NEW YORK: The seven airlines being sued by DB Schenker in the U.S. for alleged cargo price-fixing have filed motions to dismiss the lawsuit on grounds that include the company is "forum shopping" to get the most damages.
The logistics subsidiary of Deutsche Bahn is currently suing Air France, KLM, Martinair, Cargolux, Qantas, SAS and All Nippon Airways in New York; and Lufthansa, British Airways, Singapore Airlines, Swiss International Airlines, Cargolux, SAS, Air Canada, Cathay Pacific, Japan Airlines and LAN Airlines in Cologne.
In its court filing Schenker AG v. Societe Air France, et al in the Eastern District of New York, the company is claiming damages and accumulated interest that could top US$1.1 billion from the airlines it says operated a "global price-fixing cartel" between 1999 and 2006.
According to Megan Morley, an associate in the U.S. law firm of McDermott Will & Emery LLP, All Nippon Airways and Cargolux have asked the court to dismiss the action on the grounds of forum non conveniens. Morley says these defendants argue that because DB Schenker is a foreign corporation it is merely choosing the U.S. for its court case to obtain triple damages. The airlines add that Germany is the more appropriate forum for the suit because DB Schenker is ultimately owned by the German state and many of the witnesses and documents are in Europe.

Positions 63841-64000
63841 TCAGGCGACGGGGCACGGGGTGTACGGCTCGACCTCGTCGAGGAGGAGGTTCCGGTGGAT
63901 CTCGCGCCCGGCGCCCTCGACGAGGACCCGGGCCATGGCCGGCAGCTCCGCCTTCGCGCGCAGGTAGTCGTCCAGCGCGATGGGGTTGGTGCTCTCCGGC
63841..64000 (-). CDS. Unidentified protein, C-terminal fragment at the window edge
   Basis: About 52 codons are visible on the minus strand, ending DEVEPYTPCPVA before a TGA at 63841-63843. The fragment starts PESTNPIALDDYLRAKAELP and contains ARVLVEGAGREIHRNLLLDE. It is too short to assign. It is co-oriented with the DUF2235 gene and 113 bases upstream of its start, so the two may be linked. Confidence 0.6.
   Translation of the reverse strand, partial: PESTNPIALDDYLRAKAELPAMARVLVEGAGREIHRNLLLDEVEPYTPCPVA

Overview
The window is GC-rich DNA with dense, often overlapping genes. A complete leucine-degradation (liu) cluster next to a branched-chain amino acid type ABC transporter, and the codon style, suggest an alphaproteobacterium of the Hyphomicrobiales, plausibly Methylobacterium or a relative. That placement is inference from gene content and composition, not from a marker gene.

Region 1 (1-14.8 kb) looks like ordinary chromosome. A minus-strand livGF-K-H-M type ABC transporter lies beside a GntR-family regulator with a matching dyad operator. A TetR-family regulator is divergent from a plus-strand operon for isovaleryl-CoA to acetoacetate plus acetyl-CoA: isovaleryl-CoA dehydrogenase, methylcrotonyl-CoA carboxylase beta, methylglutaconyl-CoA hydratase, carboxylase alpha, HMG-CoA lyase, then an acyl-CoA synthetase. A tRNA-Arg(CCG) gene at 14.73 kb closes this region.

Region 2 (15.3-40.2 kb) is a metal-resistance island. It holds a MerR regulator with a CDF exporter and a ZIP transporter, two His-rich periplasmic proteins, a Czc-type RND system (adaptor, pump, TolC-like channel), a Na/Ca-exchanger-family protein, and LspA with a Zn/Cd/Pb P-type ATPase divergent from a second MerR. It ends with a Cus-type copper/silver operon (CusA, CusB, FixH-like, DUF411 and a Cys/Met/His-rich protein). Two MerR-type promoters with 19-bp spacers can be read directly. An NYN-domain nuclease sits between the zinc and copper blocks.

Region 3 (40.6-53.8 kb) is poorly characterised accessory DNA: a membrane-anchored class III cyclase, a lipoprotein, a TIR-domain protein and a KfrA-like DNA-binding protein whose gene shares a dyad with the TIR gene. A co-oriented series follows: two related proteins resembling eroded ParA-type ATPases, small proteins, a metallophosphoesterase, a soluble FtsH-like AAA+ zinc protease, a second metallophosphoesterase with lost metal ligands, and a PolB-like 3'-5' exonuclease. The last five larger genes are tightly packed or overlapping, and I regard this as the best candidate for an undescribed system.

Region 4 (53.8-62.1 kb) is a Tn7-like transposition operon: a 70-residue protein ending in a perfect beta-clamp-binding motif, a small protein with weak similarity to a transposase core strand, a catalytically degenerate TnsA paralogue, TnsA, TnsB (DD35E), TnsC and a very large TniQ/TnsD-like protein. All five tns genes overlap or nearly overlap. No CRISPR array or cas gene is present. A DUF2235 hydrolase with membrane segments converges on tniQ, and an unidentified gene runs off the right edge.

Morley says Qantas has filed a separate motion to dismiss the lawsuit on the basis that DB Schenker filed its claim beyond a four-year statute of limitations. Qantas argues that if the logistics company had performed the requisite due diligence, it would have been aware of its claims on February 15, 2006, the day after which it was reported that the U.S. Department of Justice raided the airlines.
"Even considering that the statute of limitations was tolled until May 2011 when Schenker opted out of the middle-district class action against the airlines, Qantas contends that Schenker had to file its complaint before June 1, 2014, which the plaintiff failed to do," explains Morley.
The DB Schenker lawsuit is just the latest in a series of claims of anti-competitive behavior in the air cargo industry. Since 2006 airlines have paid billions of U.S. dollars in fines to competition agencies throughout the world and nearly a billion more in settlements to direct purchaser plaintiffs in a multi-district litigation in U.S. federal court.